Commentary to Accompany
The notion that factors occurring in early life could impact the predisposition to chronic diseases later in life originated in the 1980s after David Barker and Clive Osmond observed a correlation between low birth weight and increased risk of adult cardiovascular disease in a historical cohort (2,4). Since then, this observation has grown into a field known as developmental origins of health and disease (DOHaD), bringing together clinical, experimental, and now epigenetic studies to examine how early life (preconception, pregnancy, and infancy/early childhood) exposures affect susceptibility to later chronic diseases such as diabetes, metabolic syndrome, and cardiovascular disease. The majority of DOHaD studies have investigated the role of maternal nutrition, stress and environmental elements, and the interaction between those factors and genetics. More recently, how maternal physical activity and exercise may affect offspring health, and potentially alter offspring phenotype, has received consideration. Initial studies on maternal exercise focused on maternal outcomes (insulin sensitivity and glucose metabolism, placental development, etc.) and neonatal and early life offspring outcomes (birth weight, small or large for gestational age size, infant body composition, etc.). In the current issue of Exercise and Sport Sciences Reviews, Blaize et al. (3) discuss novel data from research examining how maternal exercise affects long-term offspring outcomes and how offspring physiological changes induced by maternal exercise may mediate later chronic disease risk.
Blaize et al. (3) hypothesize that maternal exercise during pregnancy will improve offspring cardiovascular health while reducing offspring risk for type 2 diabetes and cardiovascular disease later in life. Data from the authors’ recent studies in animal models, as well as those of others, support this hypothesis. Offspring from mothers exposed to a variety of aerobic exercise protocols ranging from voluntary wheel running in mice to treadmill running in rodent and swine models, in combination with various nutritional paradigms, show improved insulin sensitivity, decreased body fat with increased lean mass, augmented autonomic nervous system development, and improved vascular endothelial and smooth muscle function. Furthermore, a single study examining maternal exercise and offspring breast cancer found a profound decrease in the incidence of tumor development in offspring whose mothers had access to running wheels. The mechanism behind the observation is unknown. Importantly, the authors note that there are potential negative consequences of maternal exercise and that there is a complexity in understanding the optimal volume and type of maternal exercise in conjunction with maternal health status at the time of pregnancy that has not yet been fully examined or elucidated.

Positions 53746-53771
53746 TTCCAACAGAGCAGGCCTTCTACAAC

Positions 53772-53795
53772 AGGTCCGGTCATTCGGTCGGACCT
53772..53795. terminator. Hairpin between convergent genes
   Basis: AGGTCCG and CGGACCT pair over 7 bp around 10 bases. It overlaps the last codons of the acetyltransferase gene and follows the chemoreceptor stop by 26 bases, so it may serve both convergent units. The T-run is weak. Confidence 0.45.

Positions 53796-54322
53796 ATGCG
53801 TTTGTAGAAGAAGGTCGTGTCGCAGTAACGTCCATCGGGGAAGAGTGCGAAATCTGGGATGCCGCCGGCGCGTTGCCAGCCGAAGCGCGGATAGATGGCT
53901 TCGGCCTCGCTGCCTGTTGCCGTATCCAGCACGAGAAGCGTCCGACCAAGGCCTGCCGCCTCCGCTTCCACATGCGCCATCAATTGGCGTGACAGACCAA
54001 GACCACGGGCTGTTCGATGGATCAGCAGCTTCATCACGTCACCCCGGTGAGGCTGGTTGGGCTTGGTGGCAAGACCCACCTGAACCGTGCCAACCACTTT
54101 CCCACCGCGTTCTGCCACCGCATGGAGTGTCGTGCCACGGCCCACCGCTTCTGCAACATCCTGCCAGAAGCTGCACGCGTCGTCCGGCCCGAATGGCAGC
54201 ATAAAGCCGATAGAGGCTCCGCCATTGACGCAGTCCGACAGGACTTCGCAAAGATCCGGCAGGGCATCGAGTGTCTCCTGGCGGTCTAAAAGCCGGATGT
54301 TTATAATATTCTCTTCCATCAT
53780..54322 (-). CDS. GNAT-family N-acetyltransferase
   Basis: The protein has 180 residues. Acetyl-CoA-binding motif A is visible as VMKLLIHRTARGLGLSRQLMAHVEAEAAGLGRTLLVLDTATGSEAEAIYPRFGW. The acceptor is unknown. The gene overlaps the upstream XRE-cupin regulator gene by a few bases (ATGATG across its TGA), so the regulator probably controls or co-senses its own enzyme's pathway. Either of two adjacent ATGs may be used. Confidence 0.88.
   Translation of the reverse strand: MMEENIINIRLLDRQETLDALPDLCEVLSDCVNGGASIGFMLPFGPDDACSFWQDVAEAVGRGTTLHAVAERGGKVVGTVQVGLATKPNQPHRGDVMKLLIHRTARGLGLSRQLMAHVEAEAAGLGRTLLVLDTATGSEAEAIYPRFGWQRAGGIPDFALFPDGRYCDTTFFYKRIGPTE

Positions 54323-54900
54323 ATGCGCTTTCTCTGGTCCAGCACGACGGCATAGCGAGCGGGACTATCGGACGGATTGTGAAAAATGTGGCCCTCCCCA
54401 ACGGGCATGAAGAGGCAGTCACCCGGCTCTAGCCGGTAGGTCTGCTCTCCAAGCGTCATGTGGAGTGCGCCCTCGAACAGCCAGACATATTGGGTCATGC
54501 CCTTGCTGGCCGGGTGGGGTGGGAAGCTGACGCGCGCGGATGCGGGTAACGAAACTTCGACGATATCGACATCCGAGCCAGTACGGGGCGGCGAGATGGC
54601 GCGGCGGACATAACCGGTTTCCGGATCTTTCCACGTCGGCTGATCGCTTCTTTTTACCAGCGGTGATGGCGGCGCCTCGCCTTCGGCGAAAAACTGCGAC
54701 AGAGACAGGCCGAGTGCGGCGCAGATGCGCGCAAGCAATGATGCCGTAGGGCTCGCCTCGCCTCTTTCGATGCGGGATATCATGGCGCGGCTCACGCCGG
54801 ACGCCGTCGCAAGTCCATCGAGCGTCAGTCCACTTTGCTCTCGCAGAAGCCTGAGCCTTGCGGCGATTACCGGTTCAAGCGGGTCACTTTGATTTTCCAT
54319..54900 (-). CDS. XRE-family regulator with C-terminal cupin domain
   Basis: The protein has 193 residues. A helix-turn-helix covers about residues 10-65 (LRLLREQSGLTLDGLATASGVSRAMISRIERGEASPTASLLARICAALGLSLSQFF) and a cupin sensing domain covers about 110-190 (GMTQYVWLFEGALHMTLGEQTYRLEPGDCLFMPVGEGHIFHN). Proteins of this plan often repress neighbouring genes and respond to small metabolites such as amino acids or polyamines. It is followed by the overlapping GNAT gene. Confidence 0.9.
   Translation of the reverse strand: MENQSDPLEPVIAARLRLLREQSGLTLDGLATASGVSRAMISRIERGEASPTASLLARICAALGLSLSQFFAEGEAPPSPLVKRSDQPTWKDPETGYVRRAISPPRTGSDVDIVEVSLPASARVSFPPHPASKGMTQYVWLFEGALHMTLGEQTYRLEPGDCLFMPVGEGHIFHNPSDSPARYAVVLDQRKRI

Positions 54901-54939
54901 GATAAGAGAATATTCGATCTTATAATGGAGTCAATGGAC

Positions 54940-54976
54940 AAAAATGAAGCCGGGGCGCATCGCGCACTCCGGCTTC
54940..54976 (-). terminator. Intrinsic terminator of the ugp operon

The area of public health concern where understanding the long-term effects of maternal exercise on offspring chronic disease risk could have profound impact is overweight and obese pregnancy. With 50% of pregnant women classified as overweight or obese (1), the negative effect of obese pregnancy on offspring health and later disease risk is a pressing issue. Despite evidence demonstrating that offspring from overweight/obese mothers are at increased risk of birth defects, increased fetal and neonatal fat mass, higher rates of childhood and adult obesity, and increased risk of cardiovascular and metabolic disease later in life, there are little data guiding current weight gain recommendations in obese pregnancy or indicating how physical activity may help manage the excess maternal weight gain that often accompanies obese pregnancy. The American College of Obstetricians and Gynecologists recommends 30 min of moderate-intensity physical activity most days of the week for pregnant women without complications but simply states that obese pregnant women should “be encouraged to follow an exercise program” (1). In addition, the effect of physical activity during obese pregnancy on offspring phenotype and later disease risk, independent of effects on maternal health or weight gain, is largely unknown. The necessary studies are challenging and multifactorial, but the data presented by Blaize et al. (3) suggest that there are significant and long-term benefits to the offspring when a pregnant mother exercises. If future studies continue to show that maternal exercise, particularly in obese pregnancy, is not only safe for the mother and her developing offspring but also can reduce offspring susceptibility to later chronic disease, getting mothers moving should become a priority in pregnancy management.
Elise L. Donovan
Aging and Metabolism Research Program
Oklahoma Medical Research Foundation
Oklahoma City, OK
1. American College of Obstetricians and Gynecologists. ACOG Committee opinion no. 549: obesity in pregnancy. Obstet. Gynecol.
2013; 121(1): 213–7.
2. Barker DJ, Winter PD, Osmond C, Margetts B, Simmonds SJ. Weight in infancy and death from ischaemic heart disease. Lancet
. 1989; 2(8663): 577–80.
3. Blaize AN, Pearson KJ, Newcomer S. Impact of maternal exercise during pregnancy on offspring chronic disease susceptibility. Exerc. Sport Sci. Rev.
2015; 43(4): 200–5.
4. Osmond C, Barker DJ, Winter PD, Fall CH, Simmonds SJ. Early growth and death from cardiovascular disease in women. BMJ
. 1993; 307(6918): 1519–24.